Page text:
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Jia Wertz Advocates for Criminal Justice Reform With her Documentary ‘Conviction’

4 min read

Documentarian, fashion designer, writer, and fellow brown girl, Jia Wertz’s most recent venture is a documentary short titled ‘Conviction,’ a heart-wrenching wrongful conviction story. The film chronicles events that took place in 1989 when a 15-year-old girl was brutally raped and murdered in the small town of Peekskill, a place that hadn’t seen a crime of this magnitude in decades. Consequently, 16-year-old Jeffrey Deskovic was convicted of the crime – but he was innocent. 

Wertz, a first-generation Pakistani-Canadian, relocated to the U.S. and now resides in New York City. She spent decades of her career in the fashion industry but decided to change career paths at the age of 40. Not an easy feat, and one that many people shy away from. With a one-year-old son at home and no experience in the film industry, she attended New York Film Academy to study the craft. In one short year, she completed her debut film, earned 10+ Official Selection nods on the film festival circuit including a Semi-Finalist nomination in the documentary category at the Cannes International Independent Film Festival and a screening coming up on November 8th at the Georgia Documentary Film Festival. The film was slated to premiere at the Anthology Film Archives in Manhattan before the pandemic caused all theaters to shut their doors. All this before its Amazon Prime release.

[Read Related: Book Review: ‘Here We Are’ by Aarti Shahani, a Memoir of Untold Immigration Injustice]

So what brought on this new career path?

“I have been passionate about wrongful convictions since I was in my twenties. My interest in this cause began when I read Rubin Carter’s book The Sixteenth Round, and I’d wondered ever since what I could do to help people who have been unjustly imprisoned. There is something about an innocent person being silenced that really shakes me to the core. After hearing Adnan Syed’s story on the Serial podcast I was really motivated to do something. With “Conviction,” I was able to get on that path – in a small way, but it’s a starting point.

I remember so clearly the pivotal moment that drove me to make films. I was at Adnan’s post-conviction hearing in Baltimore and Amy Berg’s team was there filming the HBO docuseries ‘The Case Against Adnan Syed’ and a light bulb just went off, and I realized that filmmaking is something I could do that would reach a large audience and impact change.”

Photo Caption: Poster for the documentary film Conviction. Photo Source: Instagram

The short film depicts the unimaginable harm wrongful convictions cause to innocent people and the multitude of obstacles they face, even years or decades after being freed from prison. The story, told in Deskovic’s own words, leaves a lasting impression on viewers. He is extremely candid about his struggles growing up in maximum-security prisons, dealing with violence at a young age, the long hard road to prove his innocence, and the challenges he faces today even after gaining his freedom.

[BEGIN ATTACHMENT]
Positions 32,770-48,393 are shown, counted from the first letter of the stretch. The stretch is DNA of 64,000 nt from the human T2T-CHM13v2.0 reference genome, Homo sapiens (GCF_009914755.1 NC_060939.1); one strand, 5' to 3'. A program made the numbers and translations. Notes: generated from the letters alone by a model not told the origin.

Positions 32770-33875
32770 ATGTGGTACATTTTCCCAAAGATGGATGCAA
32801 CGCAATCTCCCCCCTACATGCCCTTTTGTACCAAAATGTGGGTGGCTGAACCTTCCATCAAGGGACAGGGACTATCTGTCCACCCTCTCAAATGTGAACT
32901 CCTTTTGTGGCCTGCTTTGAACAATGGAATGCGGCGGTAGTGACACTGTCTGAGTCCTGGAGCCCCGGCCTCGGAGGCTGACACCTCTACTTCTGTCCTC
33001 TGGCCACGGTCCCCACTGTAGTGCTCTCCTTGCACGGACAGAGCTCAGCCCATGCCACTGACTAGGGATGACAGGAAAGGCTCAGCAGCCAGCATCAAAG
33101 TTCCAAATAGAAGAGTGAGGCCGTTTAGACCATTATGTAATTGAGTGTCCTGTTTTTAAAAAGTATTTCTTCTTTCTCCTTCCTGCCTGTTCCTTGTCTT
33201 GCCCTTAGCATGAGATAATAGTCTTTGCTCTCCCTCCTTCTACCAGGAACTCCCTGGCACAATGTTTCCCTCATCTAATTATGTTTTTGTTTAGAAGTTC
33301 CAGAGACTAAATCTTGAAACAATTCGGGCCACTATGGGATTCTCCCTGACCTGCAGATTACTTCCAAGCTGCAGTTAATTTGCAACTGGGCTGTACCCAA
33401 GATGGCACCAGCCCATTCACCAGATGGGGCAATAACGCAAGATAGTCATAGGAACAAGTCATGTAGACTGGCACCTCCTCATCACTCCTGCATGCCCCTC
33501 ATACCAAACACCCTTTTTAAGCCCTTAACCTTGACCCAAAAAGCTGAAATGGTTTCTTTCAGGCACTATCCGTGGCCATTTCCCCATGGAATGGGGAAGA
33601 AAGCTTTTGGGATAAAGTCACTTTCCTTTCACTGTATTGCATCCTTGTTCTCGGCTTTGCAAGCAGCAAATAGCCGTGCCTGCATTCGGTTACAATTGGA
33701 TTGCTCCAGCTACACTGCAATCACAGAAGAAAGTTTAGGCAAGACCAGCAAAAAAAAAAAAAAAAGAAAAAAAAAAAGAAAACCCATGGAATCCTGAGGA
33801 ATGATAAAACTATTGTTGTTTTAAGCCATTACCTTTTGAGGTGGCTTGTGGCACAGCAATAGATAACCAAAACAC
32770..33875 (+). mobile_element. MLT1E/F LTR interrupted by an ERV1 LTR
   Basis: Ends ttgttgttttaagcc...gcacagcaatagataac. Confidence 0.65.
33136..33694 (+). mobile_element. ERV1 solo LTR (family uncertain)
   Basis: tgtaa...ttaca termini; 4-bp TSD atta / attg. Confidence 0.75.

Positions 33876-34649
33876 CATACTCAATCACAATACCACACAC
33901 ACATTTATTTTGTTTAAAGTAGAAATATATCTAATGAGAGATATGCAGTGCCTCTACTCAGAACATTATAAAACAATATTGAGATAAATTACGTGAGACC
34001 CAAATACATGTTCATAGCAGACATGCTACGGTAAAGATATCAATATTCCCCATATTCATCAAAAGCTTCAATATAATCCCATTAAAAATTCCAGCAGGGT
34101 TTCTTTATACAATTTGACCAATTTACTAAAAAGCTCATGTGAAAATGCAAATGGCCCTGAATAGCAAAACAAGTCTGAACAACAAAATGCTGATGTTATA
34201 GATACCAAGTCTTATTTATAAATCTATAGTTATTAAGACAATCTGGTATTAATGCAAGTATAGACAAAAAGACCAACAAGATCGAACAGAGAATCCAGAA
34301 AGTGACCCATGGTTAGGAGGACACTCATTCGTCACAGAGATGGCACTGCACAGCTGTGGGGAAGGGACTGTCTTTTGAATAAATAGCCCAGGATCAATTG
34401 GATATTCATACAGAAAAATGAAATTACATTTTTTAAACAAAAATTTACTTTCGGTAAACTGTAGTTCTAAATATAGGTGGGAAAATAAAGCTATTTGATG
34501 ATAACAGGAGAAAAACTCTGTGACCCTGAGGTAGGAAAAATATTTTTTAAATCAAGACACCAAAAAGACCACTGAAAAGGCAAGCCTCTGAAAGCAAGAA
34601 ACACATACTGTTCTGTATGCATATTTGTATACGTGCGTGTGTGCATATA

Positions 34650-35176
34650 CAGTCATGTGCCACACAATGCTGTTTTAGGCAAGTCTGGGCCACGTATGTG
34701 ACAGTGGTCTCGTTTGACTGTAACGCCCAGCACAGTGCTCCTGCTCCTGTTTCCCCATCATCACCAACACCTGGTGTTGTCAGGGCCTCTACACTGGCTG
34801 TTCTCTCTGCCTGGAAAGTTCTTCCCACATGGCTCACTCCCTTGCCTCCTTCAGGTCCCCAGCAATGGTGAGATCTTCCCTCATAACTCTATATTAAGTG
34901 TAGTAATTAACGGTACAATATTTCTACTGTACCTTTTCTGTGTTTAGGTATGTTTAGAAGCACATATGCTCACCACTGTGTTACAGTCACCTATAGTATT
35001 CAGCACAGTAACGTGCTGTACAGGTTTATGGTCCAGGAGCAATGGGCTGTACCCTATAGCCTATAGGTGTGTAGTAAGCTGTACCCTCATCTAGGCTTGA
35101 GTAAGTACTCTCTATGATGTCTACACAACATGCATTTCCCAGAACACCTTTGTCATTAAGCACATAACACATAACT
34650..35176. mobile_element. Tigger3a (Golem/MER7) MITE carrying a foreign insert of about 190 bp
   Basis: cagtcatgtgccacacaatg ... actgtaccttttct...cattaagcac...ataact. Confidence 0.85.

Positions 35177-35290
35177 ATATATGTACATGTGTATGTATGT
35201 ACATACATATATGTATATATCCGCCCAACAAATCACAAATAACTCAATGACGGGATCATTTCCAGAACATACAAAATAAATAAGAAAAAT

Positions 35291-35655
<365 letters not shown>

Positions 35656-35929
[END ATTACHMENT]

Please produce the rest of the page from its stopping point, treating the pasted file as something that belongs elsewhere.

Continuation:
Visually the film is artfully styled and aesthetically shot. And Deskovic’s transition that viewers get to witness—from victim to survivor—is beautifully depicted. The traumatic experience of being incarcerated that makes recovery and reintegration difficult is very interestingly portrayed through navigating day-to-day life.

“I was familiar with Jeffrey’s story, but the extent of errors, injustices, and unfairness that he endured surprised me. Every step of the way, he faced roadblocks and obstacles, and that’s not even considering the biggest issue of his wrongful conviction, but all the smaller injustices in the process of fighting his conviction, such as the DNA not being tested, or the medical examiner lying about the DNA results. And even after his release, there was a pretrial settlement putting a cap on how much monetary compensation Jeff could receive, the list just goes on and on. And to think that we are talking about someone who actually got out of prison – there are so many people that are still locked up facing a similar reality or even worse.”

[Read Related: What Congress can do to Help Fight Racial Injustice]

Last month, she was invited to screen her film and host a Q&A for students of a Wrongful Convictions course at Hamline University in Minnesota. She says this is the type of impact she hopes to continue to make, as these students will be future lawyers, police officers, voters, and jurors. 

“In the short two months that my film has been out, I have connected with several families who are dealing with a loved one being wrongfully incarcerated. What I hope to do in the near future is help South Asian families who may be in a similar situation or impacted negatively by the justice system.”

 

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A post shared by Jia Wertz (@jiadocs)

‘Conviction’ highlights the shortcomings of the American justice system and is a testament to the human spirit. In a country where it is estimated that 2-5 percent of people incarcerated are wrongfully imprisoned. This is a major issue in our country and the film does a great job of bringing the issue to light. 

‘Conviction’ screened with The Boston Globe’s virtual GlobeDocs event on the weekend of October 24th and at the Georgia Documentary Film Festival in Atlanta on November 8. Stay up to date on Jia’s journey via Twitter or Instagram or attend a screening in your city. 

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